The Math Foundation and Quantitative Reasoning Program

The Math Foundation and Quantitative Reasoning Program


The Math Foundation and Quantitative Reasoning Program is a group of 9+ full- and part-time instructors focused on student success via curriculum development, professional development, student support, and other activities as needed in MAT 105, MAT 106, MAT 108, and STA 250.

Below are the MFQR course webpages. Updates will take place periodically during the fall/spring with announcements, resources, and more.

MFQR Program Course Webpages


See Exam Review Workshops hosted by the MSRC for additional details.

See Undergraduate Bulletin Course Information for additional details.

The Supplemental Instruction Program Initiative - NEW

Dear Student,
I hope you are well and enjoying the semester! I am reaching out to invite you to apply to be part of a spccial initative happening in 2021/2022. We are looking for students who have excelled in MAT 105, MAT 108, and/or STA 250 to act as a SI leader this upcoming semester in special sections of MAT 105, MAT 108, and STA 250. Instructors have shared interests in working with SI leaders and will send referrals my way.

By acting as an SI leader you will:

  • Participate in program training 10 hours per week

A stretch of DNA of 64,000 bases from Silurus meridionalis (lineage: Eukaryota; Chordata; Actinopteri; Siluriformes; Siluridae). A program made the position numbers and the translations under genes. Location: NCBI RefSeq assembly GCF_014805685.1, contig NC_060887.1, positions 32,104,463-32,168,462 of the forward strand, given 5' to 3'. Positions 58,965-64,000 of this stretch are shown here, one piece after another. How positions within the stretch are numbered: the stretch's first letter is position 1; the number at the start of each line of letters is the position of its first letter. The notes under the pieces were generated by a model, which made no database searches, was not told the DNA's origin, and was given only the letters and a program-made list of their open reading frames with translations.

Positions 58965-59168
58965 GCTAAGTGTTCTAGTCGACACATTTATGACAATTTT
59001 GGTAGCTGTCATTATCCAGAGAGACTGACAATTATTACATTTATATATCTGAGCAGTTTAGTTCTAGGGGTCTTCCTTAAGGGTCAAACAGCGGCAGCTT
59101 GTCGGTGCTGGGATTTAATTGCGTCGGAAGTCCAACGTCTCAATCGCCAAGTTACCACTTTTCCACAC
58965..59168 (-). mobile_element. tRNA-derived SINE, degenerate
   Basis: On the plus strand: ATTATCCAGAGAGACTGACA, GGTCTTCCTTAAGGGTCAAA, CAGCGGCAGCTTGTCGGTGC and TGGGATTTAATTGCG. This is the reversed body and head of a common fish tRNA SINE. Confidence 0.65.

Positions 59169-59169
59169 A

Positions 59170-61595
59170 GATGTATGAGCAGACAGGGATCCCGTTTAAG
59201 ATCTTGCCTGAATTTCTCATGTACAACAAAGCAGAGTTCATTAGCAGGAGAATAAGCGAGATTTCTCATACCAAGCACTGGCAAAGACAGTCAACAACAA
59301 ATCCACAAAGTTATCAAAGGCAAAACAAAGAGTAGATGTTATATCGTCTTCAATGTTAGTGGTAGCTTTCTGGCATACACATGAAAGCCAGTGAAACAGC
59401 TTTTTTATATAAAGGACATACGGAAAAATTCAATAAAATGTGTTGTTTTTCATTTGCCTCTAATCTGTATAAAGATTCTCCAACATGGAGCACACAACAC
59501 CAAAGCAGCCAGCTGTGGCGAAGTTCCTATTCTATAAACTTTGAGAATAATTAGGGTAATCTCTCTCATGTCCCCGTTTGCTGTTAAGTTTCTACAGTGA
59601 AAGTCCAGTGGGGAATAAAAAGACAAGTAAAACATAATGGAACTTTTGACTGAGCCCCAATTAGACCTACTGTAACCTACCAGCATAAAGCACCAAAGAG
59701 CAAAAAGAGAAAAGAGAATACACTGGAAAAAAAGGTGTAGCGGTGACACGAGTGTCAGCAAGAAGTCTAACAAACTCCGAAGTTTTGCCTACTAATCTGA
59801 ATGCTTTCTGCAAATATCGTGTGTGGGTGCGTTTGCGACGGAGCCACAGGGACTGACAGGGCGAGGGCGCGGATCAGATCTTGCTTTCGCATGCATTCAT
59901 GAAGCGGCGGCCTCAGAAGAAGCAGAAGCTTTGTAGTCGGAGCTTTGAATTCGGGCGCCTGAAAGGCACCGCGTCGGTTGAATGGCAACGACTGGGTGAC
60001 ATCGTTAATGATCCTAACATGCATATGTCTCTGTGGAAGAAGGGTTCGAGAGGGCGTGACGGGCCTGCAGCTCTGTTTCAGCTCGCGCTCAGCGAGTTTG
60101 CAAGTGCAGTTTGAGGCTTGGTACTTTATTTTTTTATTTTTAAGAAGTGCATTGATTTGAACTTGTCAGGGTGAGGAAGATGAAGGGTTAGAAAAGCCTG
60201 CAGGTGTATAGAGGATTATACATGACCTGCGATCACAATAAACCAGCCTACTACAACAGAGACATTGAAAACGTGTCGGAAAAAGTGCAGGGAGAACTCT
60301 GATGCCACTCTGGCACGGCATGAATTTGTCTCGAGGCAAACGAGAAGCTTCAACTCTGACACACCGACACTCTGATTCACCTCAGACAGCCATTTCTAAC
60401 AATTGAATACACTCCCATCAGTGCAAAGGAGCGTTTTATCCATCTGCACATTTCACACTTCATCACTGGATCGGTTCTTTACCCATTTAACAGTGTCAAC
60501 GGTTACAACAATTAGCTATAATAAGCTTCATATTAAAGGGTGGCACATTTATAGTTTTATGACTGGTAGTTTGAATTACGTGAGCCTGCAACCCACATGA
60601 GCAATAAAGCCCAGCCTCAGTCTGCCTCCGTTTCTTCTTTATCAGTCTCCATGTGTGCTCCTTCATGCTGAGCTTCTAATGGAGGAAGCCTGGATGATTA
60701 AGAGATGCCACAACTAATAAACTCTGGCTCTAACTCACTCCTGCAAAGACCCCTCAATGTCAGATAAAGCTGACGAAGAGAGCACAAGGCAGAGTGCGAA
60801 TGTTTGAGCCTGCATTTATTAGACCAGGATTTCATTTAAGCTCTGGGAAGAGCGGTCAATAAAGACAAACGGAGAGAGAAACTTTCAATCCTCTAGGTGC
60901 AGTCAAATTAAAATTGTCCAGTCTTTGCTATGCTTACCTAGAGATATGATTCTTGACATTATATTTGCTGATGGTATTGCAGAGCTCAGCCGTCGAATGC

• Attend all class sessions
  • Develop supplemental materials
  • Facilitate weekly course workshops called SI sessions
  • Attend developmental workshops 2 hours per month
  • Post weekly reflections on blog
  • Have the option to continue on as a tutor with the MSRC for an additional 10 hours per week

If you are interested in learning more about this exciting opportunity, see the short videos below and please email me at I look forward to hearing from you!


- Prof. Estrada

Math and Quantitative Reasoning (1 course not including STA 250)

Mathematical and Quantitative Reasoning

Learning Outcomes for the General Education

Each area of the General Education curriculum has specific learning outcomes. As students progress through the curriculum, they will be asked to demonstrate mastery of these skills and knowledge areas. Identifying the learning outcome of a particular curricular area, helps students understand what they are expected to learn and why. The learning outcomes for each area of John Jay's general education program are identified below.

  • Interpret and draw appropriate inferences from quantitative representations, such as formulas, graphs, or tables.
  • Use algebraic, numerical, graphical, or statistical methods to draw accurate conclusions and solve mathematical problems.
  • Represent quantitative problems expressed in natural language in a suitable mathematical format.
  • Effectively communicate quantitative analysis or solutions to mathematical problems in written or oral form.
  • Evaluate solutions to problems for reasonableness using a variety of means, including informed estimation.
  • Apply mathematical methods to problems in other fields of study.


See General Education for additional details.

 Last updated Winter/Spring 2022